This paper considers a classical linear, transient heat conduction problem set in Regions 1 and 2 defined by the half planes x>0 and x<0. These regions are in perfect contact along the boundary x=0, are initially at zero temperature and have distinct, constant physical properties. The energy source is an infinitely thin, semi-infinite uniform source of heat along the lower half of the boundary x=0 between the two materials. In a three dimensional setting we have a uniform half-plane heat source sandwiched between two semi-infinite slabs.
The solution for temperatures in each half plane is obtained by a classical application of the Laplace transform. The results are line integrals in the complex plane in terms of iterated co-error functions of a complex variable. Quadratures are required for numerical evaluation and computation of error functions of a complex variable are discussed. Temperatures along the boundary are of special interest, but because of slow convergence near the origin, special formulae which accelerate the convergence and display the asymptotic behavior for y to zero are developed.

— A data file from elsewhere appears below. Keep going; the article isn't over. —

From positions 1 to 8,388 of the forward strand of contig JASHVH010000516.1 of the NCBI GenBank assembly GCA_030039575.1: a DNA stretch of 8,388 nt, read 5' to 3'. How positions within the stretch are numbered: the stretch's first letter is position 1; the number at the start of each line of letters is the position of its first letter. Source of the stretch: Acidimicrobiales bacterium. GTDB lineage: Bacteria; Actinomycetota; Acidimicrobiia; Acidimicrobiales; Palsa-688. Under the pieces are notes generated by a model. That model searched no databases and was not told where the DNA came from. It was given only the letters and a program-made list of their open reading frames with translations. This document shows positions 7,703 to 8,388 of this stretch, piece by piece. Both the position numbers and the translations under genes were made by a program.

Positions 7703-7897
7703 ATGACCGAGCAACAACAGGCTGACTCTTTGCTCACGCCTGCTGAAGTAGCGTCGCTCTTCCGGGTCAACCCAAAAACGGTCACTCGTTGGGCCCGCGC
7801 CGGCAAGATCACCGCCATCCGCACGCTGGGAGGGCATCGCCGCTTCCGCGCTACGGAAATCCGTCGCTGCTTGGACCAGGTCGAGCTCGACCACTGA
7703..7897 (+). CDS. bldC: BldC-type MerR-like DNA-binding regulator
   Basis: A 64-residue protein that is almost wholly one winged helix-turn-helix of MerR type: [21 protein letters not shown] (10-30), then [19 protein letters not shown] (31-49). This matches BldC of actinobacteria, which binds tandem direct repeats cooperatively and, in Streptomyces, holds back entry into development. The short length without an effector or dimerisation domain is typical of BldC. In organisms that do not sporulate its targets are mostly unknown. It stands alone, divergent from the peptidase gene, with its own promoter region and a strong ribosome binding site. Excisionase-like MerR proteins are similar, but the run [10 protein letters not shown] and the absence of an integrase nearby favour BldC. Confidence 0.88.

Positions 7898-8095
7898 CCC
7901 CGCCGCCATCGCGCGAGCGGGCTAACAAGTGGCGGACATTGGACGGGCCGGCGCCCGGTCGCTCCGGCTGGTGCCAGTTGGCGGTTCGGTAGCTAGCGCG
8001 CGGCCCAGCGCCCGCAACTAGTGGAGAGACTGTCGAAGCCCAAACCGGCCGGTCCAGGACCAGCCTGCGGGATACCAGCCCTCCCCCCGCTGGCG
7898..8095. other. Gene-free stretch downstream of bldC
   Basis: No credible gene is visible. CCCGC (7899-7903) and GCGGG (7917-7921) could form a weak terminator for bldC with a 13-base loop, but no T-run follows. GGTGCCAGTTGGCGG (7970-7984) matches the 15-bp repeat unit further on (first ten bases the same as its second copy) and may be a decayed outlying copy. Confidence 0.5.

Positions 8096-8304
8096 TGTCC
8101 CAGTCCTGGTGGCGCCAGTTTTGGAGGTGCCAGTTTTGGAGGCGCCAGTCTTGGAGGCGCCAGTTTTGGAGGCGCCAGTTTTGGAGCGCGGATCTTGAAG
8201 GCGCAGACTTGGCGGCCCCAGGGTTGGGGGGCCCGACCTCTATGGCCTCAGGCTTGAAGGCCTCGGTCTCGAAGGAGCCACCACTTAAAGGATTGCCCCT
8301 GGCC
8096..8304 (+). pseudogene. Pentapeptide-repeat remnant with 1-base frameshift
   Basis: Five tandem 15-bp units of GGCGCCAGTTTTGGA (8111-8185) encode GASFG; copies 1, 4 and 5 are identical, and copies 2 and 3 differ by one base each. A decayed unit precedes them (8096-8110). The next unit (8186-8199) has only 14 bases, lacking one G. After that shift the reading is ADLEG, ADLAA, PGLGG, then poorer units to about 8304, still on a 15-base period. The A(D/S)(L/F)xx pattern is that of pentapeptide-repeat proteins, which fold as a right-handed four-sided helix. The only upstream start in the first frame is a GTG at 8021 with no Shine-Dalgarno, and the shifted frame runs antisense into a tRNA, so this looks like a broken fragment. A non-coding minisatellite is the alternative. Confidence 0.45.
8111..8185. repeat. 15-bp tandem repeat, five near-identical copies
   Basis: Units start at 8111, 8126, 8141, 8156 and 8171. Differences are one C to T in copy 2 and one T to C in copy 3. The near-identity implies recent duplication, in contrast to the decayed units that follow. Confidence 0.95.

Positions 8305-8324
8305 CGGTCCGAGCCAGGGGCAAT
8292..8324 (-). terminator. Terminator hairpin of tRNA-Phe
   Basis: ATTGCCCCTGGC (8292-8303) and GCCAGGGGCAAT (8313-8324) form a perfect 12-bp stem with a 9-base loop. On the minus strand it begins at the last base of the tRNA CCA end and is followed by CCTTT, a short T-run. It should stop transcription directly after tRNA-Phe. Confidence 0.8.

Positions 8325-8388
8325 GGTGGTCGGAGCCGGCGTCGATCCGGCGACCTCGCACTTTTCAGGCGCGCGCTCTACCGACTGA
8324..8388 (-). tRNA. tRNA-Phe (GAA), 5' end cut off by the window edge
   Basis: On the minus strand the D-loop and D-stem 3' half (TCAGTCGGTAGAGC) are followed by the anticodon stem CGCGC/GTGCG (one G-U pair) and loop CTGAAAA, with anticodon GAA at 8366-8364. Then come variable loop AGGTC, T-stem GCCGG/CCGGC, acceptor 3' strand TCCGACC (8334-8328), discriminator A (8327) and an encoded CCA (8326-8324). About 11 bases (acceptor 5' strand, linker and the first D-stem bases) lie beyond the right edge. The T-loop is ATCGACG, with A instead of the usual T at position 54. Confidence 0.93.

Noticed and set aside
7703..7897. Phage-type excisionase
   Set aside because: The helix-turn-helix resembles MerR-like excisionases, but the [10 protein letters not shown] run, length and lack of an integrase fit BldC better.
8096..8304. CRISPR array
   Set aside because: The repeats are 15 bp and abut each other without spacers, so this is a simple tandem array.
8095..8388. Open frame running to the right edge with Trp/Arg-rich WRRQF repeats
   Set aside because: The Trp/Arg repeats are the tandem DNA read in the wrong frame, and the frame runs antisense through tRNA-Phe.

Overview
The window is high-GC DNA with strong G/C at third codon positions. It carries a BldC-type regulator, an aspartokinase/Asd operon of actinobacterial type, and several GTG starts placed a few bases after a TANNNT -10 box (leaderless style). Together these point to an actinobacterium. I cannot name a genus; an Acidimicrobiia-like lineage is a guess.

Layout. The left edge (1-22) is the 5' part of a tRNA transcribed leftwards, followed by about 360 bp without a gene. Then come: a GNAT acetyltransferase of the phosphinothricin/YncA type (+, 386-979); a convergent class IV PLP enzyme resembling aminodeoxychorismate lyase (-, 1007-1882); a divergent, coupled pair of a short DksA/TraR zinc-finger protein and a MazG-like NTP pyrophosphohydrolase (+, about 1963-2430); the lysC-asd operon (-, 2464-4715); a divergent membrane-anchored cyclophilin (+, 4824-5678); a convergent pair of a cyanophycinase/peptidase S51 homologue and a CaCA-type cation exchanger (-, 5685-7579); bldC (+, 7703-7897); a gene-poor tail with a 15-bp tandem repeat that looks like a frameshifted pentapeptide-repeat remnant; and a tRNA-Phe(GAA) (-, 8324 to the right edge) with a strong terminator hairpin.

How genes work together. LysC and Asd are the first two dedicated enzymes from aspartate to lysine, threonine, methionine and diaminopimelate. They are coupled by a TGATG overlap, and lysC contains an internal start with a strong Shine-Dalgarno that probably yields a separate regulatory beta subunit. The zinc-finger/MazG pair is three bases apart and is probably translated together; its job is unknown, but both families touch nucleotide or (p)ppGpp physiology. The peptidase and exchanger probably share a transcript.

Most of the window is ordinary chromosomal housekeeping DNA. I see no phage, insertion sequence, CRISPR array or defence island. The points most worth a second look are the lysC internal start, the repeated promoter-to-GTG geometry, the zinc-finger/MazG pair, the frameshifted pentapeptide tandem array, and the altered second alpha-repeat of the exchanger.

A solution for a uniform source on a finite segment of the common boundary can be constructed from the semi-infinite source solution. By translating the endpoints of these source segments and using superposition, some interesting solutions for step source patterns distributed along the boundary x=0 are possible.
The special case where corresponding physical properties are the same in both half planes is known. Numerical experiments compare the general solution for the semi-infinite source with this special case.
Keywords Two regions Heat Conduction Unsteady State Laplace Transform
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